I recently watched a very moving documentary film about the fate of Jewish Hungarians in the town of Kalocsa, the seat of one of the four archbishoprics in the country. When the archbishopric was established in the Middle Ages, Kalocsa was a much more important city than it is now with its 18,000 inhabitants. As one would expect, the overwhelming majority of the inhabitants of Kalocsa are Roman Catholics. However, there was also a robust Jewish community that made up 5.9% of the population at the time of the Second World War.
The history and fate of the Hungarian Jews of Kalocsa has become known worldwide as a result of the collaboration of two people living far away from one another: Mrs. Gyöngyi Magó, a high school history teacher in Kalocsa, and Gabor Kalman, an award-winning film director from Los Angeles.
In 2004 Gyöngyi Magó was writing a thesis for the University of Szeged. Her adviser was Judit Pihurik, whose specialty is the history of World War II. Magó was always interested in local history and noticed that, although several histories of Kalocsa had been written over the years, researchers ignored the Jewish community of the town. She decided to fill the void. Once her 61-page paper was finished, she realized that she must share her new knowledge with her students. Moreover, she decided to pursue the topic further by conducting interviews with possible survivors and older people in Kalocsa who still remembered some of the people she mentioned in her thesis.
She managed to find one survivor, Gabor Kalman. The two began exchanging e-mails. Gyöngyi Magó found out that Kalman was a film maker and Kalman became fascinated with Gyöngyi’s project. As Kalman said, “I was immensely touched that after 64 years a non-Jew would take on the task, not only of digging up this lost culture but also of using what she found to educate, to inform, to enlighten, and to fight prejudice and hatred — which unfortunately is very much in evidence throughout Hungary today.”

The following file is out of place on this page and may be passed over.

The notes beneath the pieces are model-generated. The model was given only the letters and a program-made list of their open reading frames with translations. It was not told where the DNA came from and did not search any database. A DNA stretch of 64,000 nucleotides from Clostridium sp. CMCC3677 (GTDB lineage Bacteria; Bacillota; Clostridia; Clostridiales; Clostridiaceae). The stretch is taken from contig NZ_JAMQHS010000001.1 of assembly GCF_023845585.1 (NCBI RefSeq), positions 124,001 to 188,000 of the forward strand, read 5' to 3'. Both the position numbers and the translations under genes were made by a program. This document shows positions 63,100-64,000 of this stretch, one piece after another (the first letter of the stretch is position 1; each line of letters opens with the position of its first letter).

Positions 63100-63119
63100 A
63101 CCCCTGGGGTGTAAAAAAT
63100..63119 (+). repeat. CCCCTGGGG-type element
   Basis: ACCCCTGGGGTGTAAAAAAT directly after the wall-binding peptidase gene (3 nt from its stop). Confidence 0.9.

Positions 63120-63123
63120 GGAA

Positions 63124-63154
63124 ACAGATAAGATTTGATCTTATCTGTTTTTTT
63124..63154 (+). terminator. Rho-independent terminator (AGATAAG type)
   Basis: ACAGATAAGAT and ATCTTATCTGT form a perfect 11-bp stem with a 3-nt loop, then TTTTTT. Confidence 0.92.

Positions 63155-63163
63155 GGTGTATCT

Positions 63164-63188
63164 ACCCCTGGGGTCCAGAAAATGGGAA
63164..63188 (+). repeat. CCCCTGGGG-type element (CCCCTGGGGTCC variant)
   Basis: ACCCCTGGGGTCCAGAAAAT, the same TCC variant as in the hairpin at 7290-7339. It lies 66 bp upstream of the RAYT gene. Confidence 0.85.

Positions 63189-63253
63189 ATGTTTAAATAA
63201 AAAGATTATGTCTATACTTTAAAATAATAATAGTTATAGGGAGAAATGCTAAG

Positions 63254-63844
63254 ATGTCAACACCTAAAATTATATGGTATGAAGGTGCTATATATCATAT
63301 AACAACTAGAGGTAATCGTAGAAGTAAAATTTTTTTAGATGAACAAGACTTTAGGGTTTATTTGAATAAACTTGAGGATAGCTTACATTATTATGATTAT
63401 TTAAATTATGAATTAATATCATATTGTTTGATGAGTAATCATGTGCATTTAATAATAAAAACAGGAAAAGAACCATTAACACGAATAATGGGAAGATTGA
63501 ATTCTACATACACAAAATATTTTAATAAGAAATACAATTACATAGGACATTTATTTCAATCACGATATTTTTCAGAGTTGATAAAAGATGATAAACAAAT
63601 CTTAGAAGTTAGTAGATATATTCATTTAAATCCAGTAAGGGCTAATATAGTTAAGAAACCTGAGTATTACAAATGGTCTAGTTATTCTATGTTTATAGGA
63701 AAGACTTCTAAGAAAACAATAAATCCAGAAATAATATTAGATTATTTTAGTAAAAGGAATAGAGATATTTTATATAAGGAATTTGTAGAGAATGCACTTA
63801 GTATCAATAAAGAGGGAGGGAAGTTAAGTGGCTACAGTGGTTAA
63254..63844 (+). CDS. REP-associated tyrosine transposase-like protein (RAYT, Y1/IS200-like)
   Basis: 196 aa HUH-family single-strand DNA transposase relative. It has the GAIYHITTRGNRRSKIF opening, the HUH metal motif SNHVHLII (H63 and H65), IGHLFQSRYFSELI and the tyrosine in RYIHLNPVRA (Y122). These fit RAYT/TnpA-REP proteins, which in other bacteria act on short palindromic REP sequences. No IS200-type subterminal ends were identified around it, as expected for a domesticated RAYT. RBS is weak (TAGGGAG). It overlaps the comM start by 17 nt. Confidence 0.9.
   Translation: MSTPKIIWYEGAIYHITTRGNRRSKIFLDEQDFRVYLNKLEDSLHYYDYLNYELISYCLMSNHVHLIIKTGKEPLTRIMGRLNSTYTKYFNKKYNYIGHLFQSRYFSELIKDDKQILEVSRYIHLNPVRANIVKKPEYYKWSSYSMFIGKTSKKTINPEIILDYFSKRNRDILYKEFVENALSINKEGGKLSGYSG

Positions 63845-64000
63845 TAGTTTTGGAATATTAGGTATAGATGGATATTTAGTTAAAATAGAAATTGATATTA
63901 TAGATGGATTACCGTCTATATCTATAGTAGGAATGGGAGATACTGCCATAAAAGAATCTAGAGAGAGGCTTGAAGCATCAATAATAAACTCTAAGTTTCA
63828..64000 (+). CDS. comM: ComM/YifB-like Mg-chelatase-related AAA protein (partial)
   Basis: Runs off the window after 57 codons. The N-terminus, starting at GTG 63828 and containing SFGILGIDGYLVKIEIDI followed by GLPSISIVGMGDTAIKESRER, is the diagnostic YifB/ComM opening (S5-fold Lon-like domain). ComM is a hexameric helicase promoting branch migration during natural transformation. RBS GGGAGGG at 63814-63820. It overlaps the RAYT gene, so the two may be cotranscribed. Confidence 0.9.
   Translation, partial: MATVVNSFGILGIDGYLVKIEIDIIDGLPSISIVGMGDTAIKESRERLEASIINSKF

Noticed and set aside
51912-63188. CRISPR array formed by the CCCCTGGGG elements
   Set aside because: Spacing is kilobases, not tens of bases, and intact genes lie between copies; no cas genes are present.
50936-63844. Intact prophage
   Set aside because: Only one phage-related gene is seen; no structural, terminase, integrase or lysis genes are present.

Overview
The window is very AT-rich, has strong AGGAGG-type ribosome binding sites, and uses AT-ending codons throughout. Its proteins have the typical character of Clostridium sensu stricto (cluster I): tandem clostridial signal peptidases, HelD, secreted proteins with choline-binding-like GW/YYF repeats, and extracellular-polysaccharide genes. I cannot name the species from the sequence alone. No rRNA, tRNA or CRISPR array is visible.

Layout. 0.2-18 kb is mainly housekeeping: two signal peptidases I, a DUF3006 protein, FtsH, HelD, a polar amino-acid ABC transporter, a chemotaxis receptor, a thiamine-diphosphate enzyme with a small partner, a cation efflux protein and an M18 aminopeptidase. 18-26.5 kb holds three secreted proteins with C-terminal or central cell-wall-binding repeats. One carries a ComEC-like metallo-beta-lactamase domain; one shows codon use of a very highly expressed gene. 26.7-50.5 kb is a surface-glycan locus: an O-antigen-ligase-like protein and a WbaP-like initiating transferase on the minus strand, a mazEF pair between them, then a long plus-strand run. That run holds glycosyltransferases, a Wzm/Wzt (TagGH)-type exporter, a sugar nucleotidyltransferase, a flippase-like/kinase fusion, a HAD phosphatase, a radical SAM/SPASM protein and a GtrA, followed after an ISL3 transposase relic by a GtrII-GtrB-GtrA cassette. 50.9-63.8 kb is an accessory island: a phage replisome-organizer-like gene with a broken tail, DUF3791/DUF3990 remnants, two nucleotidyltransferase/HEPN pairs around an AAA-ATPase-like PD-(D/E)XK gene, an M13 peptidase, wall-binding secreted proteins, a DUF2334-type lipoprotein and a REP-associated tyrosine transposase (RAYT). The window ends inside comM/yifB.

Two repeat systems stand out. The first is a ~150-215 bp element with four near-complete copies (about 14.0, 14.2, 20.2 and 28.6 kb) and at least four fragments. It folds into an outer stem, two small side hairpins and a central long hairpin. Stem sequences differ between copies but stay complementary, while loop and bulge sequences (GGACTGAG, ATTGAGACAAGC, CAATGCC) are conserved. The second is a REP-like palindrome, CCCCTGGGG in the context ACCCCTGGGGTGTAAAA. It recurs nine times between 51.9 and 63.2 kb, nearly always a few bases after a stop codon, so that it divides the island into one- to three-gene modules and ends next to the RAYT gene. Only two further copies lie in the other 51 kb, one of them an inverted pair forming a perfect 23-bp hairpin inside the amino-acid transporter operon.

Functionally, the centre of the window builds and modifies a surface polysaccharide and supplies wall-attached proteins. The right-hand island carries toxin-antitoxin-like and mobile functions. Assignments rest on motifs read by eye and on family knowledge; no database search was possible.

The two began searching for others from Kalocsa, and the result is a gripping documentary on the lives and fate of Kalocsa’s Jewish population. In the final scenes the few survivors travelling from all over the world meet in Kalocsa for a reunion attended by the mayor and the archbishop. Among the visitors there was even a woman from Canada who swore that she would never return to Hungary.
Since then not only has the documentary been highly acclaimed but Gyöngyi Magó also received the Medal of Valor from the Museum of Tolerance. She shared the stage with Tom Cruise, a fellow recipient. Far away from Kalocsa in Hollywood.
Why do I write about this film now? Because tomorrow is United Nations’ Human Rights Day. It will be observed in the Library of Congress and the D. C. Jewish Community Center where the documentary film will be shown. Representative Alcee Hastings urged members of Congress to see the film, especially in light of the “resurgent anti-Semitism in Hungary.”
On Monday, December 10, at noon, Gabor Kalman will talk about the film and will show clips at the Library of Congress. At 7:00 p.m. there will be a screening of the film, followed by a panel discussion. The moderator of the discussion will be Steven Feldman, book publications officer, United States Holocaust Memorial Museum. Members of the panel will consist of Ambassador Michael Kozak, U.S. State Department and Special Envoy to Monitor and Combat Anti-Semitism; Gabor Kalman; and Professor Charles Gati. For those in the Washington area who want to attend, the Jewish Community Center is located at 1529 16th Street NW.
As for the film, I watched it and can attest to the fact that it is superbly done. I hope that very soon we might be able to see it on television. For now, you can view segments of the documentary online and learn more about how it came into being.